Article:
About this Collection
The collection of news dispatches of the Washington, D.C., Bureau of the Associated Press spans the period 1915-1930 and consists of 375 volumes (387,082 images), housed in 254 boxes, the contents of which provide an unbroken chronology of world and national events as reported by the news agency.
While newspapers have long been a part of the national discourse, even predating the American Revolution, an explosion in news services occurred in the 1840s and 1850s. At the time, New York served as the nerve center of news gathering and dissemination. Newspapers in New York joined forces and formed the New York Associated Press in 1846. Other regional associations soon followed such as the Western Associated Press and the Southern Associated Press.
Though the organization had established correspondents in several cities across the U.S. prior to 1856, the Associated Press underwent a reorganization to establish more defined rules of procedure for the gathering of news. Following this reorganization in 1856, the A.P.’s first two formal bureaus to be recognized were in Washington D.C. and Albany, New York, the former of which is represented in this collection. Improvements in telegraphy in the second half of the nineteenth century increased the AP’s presence and reach. In Chicago in 1892, the AP consolidated its various regional associations through incorporation. Both technological innovations and the centralization of the organization enabled the AP to expand from a collection of regional associations into a nationally recognized news service.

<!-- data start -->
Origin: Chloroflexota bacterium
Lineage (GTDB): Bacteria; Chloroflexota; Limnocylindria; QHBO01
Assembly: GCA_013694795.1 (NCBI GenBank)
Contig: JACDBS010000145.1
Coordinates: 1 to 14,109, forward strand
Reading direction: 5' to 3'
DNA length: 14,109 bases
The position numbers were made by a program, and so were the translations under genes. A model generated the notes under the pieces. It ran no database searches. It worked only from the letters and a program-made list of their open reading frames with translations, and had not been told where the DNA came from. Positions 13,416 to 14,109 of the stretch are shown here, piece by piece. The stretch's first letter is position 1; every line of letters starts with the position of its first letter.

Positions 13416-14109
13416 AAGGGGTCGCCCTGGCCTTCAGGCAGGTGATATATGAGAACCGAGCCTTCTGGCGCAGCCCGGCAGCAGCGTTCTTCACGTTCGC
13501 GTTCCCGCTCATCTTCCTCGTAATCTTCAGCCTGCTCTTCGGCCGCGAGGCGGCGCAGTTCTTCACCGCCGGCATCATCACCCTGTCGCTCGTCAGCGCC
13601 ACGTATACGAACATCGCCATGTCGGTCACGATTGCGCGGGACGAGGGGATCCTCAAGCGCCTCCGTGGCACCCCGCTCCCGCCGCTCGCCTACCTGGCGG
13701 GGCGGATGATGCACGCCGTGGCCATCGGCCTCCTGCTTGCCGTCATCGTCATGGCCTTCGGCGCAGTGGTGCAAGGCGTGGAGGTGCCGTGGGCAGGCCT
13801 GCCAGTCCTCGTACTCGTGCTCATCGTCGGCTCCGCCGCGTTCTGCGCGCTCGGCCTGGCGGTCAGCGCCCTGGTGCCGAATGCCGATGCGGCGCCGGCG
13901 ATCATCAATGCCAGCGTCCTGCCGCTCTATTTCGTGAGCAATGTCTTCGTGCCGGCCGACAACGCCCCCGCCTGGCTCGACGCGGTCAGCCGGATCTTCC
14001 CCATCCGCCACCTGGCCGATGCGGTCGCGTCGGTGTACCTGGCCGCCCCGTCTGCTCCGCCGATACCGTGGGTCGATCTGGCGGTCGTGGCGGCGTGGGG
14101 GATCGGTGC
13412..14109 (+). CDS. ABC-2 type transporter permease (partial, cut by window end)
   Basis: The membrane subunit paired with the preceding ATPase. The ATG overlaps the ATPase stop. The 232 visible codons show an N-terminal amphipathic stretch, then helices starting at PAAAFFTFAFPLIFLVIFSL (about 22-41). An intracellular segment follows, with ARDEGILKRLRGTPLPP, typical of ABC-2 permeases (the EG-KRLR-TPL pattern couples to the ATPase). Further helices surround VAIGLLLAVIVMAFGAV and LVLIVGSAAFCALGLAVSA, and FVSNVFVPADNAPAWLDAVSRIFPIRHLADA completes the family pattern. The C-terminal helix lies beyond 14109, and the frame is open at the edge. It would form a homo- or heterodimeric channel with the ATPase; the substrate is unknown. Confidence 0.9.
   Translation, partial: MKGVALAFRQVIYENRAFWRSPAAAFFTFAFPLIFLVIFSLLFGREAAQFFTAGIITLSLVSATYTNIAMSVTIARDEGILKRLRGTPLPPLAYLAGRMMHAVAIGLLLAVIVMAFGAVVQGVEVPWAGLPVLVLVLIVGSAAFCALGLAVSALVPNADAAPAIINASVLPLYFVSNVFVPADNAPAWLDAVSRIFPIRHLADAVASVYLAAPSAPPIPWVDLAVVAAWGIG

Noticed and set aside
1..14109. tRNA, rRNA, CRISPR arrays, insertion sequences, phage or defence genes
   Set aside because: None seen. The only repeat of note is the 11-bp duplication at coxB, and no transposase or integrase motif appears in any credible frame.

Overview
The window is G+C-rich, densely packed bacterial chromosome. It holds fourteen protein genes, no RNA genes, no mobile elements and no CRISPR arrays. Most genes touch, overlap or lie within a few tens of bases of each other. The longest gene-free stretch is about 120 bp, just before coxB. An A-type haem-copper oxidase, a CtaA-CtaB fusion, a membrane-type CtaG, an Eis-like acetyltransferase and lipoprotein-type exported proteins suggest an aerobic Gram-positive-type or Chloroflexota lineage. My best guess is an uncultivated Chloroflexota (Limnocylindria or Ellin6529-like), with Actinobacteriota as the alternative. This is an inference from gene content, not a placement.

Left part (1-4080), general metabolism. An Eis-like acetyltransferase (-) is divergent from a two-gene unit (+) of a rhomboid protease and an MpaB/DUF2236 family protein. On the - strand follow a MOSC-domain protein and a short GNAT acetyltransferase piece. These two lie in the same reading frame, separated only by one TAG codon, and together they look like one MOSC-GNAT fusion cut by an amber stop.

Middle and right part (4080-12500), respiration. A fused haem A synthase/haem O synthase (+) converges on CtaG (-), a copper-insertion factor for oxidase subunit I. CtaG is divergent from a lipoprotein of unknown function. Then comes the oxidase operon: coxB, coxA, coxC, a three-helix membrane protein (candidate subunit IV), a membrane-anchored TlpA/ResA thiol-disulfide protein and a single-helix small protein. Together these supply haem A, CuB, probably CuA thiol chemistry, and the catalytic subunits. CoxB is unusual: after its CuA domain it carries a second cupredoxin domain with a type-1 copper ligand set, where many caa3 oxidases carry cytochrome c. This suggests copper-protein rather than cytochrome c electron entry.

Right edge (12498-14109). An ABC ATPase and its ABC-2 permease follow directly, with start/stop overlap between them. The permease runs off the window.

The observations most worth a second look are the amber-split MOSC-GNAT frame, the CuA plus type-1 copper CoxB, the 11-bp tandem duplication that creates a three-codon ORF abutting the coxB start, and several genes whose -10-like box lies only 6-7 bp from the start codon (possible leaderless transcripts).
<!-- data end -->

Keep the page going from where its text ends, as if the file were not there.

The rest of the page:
Topics that appear in this chronologically arranged collection include but are not limited to World War One, women’s suffrage, the Jazz Age, and the outbreak of the Great Depression.